3. I've never been the victim of or even witnessed bullying, except once in Elementary School when we had a mentally challenged boy named Tony in our class for a while. I made a point of talking to him and being kind, but being a nasty b***h to anyone who treated him badly. I'm fearless and intimidating and always protect the underdog. (Too bad I wasn't in your class.) Women get bullied as adults too, and often accept it. I find that hard to identify with.

    I think schools and law enforcement need to pick up the slack from lazy parents who don't bother to teach their kids respect, tolerance, and consideration these days. More sites should ban harassers and trolls. There should be zero tolerance for that kind of behavior.

    1. Well said, Lexa. I couldn't agree with you more. Parents should be instilling better values within the morality of their kids so they can be respectful toward others. And both school and law enforcement should be more involved in aggravated acts of assault and bullying. Technology is surpassing our means of controlling what our children are capable of doing nowadays. It's time for more people to get involved and work together to integrate and enforce zero tolerance, for sure!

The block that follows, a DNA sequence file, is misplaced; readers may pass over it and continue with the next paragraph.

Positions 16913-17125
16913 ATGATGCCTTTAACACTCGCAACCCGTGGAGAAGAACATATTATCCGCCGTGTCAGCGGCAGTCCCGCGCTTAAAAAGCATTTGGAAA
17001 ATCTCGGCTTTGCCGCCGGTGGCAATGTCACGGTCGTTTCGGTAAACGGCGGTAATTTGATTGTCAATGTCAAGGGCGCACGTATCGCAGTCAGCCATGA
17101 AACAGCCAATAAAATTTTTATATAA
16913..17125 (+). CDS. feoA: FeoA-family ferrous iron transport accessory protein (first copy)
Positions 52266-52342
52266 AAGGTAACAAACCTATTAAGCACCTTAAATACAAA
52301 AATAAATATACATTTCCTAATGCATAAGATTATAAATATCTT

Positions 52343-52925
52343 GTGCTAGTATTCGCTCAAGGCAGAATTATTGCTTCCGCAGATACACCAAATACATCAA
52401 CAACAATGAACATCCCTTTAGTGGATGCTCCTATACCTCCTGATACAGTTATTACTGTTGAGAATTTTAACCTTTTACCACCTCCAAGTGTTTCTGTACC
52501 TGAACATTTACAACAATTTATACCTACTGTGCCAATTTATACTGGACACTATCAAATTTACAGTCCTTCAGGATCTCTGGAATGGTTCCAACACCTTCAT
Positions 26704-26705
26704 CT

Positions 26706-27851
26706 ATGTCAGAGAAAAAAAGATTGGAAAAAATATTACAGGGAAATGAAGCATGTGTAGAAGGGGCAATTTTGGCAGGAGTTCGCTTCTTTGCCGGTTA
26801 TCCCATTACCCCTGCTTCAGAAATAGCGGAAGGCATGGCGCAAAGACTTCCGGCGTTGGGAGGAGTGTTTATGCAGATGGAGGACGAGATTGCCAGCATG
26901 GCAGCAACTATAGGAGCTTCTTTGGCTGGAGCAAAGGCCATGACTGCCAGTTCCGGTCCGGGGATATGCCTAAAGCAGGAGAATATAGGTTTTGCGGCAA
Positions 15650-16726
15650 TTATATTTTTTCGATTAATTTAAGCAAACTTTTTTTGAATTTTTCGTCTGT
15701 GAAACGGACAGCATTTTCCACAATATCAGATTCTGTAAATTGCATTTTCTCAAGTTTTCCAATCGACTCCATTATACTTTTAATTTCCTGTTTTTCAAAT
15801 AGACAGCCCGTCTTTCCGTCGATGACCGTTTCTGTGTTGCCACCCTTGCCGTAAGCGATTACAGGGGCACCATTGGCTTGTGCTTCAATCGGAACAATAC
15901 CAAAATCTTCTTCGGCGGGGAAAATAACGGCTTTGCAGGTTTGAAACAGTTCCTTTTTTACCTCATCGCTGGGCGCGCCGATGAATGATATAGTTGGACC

I wish you were in some of my classes back then! You seem like a fierce woman with a kind heart=)

  4. Gina, I was always so proud of you and your sisters, for being the kind and tolerant children that you were. Kind to all the poor underdogs and tolerant of all the ignorance that you ever had to face. I knew I did something right with your upbringing, when you came home crying because all the other kids were taunting the town bum, known as Jersey Day. you asked for some old blankets and clothes to give to him, not caring what anyone else thought. I truly wish that all parents could instill these good qualities in their children. Thank you for calling attention to this matter through your writing. Looking forward to the best bullying book ever you!!!